You would think that, as a writer of (among many other things!) horror, I’d be a fan of Hallowe’en — and you’d be correct; I AM a fan of Hallowe’en. In fact, the decorations didn’t get put all the way away in the basement: the bins are still in the garage where they ended up last year. A favorite pre-Hallowe’en ritual around our place is to visit all the various specialty holiday shops (you know, the ones that pop up in large empty storefronts in August and are closed and empty again by November 2) to see what’s new this year. We can also get a pretty good indication of what themes are most popular, as usually there’s a deeper stock of those than anything else.
Last year, we bought something new: it’s a light that you shine on a wall. The light shows various, brightly-colored ghosts and has the word “Boo!” picked out in a garish, day-glow color. It swivels a bit, so the images move. I aimed it at a wall outside our front window, and it was bright enough (and large enough) that it could be seen from the street. I had to do a little bit of creative thinking to get it to work out, but in the end I was pleased with the outcome. It attracted quite a bit of attention: several times I heard neighbors outside at night, commenting on it as they walked their dogs or walked to the parking lot.
Trick-or-treaters have been a disappointment over the last few years. The neighborhood I live in seems to have fewer teen and pre-teens than in the past; we only had six trick-or-treaters last year, in two groups – barely worth bothering to buy the candy at that rate.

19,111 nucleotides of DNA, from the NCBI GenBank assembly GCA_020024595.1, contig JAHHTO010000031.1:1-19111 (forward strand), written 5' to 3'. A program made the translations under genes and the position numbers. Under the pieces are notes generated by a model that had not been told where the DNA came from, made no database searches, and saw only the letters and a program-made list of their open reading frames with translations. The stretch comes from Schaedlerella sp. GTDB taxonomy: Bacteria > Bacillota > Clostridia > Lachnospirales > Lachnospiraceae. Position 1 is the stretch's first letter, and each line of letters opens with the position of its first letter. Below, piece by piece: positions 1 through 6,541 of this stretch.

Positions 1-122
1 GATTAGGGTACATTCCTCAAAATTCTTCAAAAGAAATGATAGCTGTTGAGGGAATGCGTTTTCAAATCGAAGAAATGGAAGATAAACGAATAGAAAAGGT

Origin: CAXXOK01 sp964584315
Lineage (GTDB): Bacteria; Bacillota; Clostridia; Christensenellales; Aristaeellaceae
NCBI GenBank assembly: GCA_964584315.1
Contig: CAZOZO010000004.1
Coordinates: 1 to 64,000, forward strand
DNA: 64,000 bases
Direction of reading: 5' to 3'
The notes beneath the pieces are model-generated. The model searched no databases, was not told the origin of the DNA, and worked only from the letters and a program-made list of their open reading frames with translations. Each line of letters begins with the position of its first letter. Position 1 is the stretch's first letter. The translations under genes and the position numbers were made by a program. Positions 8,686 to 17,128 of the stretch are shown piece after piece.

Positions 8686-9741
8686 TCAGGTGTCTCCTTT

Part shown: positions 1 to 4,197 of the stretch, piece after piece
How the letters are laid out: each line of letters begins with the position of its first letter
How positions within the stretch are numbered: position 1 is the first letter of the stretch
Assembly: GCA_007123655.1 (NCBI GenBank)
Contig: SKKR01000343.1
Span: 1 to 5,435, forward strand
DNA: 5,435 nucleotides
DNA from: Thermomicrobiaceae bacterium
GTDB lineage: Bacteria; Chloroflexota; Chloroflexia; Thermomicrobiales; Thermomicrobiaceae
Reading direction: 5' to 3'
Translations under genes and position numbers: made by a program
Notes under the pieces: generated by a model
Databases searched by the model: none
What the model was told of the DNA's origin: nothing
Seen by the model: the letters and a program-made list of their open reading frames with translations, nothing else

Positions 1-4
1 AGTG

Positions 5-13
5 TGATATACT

With new-ish cats in the house, there are some decorations we can’t put up. We have a big plastic window covering showing two huge cat’s eyes, but with our cats still in the late kitten stages (they still like to chew on random things) and the fact that it’s plastic, so it makes an oh-so-alluring crinkly noise, we can’t put that up this year. Things with lit candles are also a no-go. Besides the danger of active kitty inspections, we’ve learned that our new smoke detectors are a bit too accurate in detecting even the slighted bit of smoke or excess heat; candles will set them off if left burning for more than half an hour.
Halloween has always held a certain fascination for me. It’s fun to dress up and pretend to be someone–or someTHING– different once in a while. We were invited to a Halloween party one year, and only us and the kids were dressed up, which made me sad. As adults, we’re too quick to declare things childish, and therefore unworthy of being an adult activity. Costume parties for grown-ups have a long history, and I think the world might be a better place if more adults would loosen up a bit and dress up for Hallowe’en. I look forward to Hallowe’en every year, and I hope you do, too.